On April 3rd, Google announced that it would be forking WebKit to create and start using a rendering engine of its own, called Blink and on April 9th, less than a week later, rival Microsoft filed a trademark application with the USPTO for, yup, ‘Blink’.
We should note that Microsoft has built a Windows Phone 8 application called BLINK. In fact, Microsoft Research noted its existence to the world for the first time back in February 2013.
BLINK (Microsoft’s, not Google’s) essentially lets people capture a burst of images before and after they actually take a shot, so they can sort them and save the best pictures later. The app also comes with stabilization technology developed by Microsoft Research.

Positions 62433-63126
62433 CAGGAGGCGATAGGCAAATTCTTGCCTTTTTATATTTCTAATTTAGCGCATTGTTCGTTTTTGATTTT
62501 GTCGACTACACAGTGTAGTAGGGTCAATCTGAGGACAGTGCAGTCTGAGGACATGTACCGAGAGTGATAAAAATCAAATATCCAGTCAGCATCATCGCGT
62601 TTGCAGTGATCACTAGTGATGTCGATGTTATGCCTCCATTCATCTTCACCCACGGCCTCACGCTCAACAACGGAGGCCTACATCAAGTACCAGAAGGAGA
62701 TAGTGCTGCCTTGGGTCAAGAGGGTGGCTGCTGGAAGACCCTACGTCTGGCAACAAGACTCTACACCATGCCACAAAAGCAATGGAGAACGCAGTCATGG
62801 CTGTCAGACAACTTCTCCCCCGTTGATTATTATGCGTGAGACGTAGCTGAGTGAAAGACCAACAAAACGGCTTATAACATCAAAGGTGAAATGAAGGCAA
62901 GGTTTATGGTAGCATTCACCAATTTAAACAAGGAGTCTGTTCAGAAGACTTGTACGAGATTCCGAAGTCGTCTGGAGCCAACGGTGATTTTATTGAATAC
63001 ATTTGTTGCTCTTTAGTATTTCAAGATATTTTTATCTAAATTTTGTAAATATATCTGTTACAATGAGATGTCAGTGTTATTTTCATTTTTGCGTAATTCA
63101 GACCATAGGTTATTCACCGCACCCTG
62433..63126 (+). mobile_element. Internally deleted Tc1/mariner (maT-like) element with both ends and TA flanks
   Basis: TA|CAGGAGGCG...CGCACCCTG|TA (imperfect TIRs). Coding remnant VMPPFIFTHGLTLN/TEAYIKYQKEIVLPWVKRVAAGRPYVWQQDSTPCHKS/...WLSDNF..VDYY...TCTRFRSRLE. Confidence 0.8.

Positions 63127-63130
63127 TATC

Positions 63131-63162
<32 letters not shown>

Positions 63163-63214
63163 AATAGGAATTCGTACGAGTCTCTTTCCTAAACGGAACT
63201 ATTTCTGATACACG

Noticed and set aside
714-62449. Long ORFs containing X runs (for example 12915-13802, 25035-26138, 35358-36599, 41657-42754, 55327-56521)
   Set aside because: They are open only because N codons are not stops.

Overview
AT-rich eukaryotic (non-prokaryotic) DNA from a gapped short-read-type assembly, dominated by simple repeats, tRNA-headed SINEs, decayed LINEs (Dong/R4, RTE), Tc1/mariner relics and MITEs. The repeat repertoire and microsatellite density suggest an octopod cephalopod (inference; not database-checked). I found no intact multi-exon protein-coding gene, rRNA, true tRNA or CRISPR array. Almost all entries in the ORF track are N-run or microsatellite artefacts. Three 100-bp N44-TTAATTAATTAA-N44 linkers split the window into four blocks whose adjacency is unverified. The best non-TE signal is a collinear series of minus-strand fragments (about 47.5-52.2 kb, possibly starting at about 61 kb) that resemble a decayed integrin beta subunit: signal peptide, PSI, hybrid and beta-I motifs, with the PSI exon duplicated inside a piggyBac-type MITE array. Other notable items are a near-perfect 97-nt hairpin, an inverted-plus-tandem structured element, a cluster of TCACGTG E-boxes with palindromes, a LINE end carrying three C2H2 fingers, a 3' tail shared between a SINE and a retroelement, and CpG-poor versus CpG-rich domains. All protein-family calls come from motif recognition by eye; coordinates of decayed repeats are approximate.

So Microsoft has an app called Blink, which was released before Google even announced its Blink WebKit forkage, and both companies regularly files trademark applications for new products and services. Maybe it’s just a coincidence Microsoft filed for the BLINK trademark a couple of days after Google presented its own Blink.
Except, Microsoft doesn’t typically file for trademarks for Microsoft Research projects unless they ‘graduate’ and become full-fledged offerings – which they often don’t, because it’s not the primary objective of the company department. It may still be a coincidence, but if I were a betting man, I’d put my money on Microsoft trying to rattle Google’s cage here.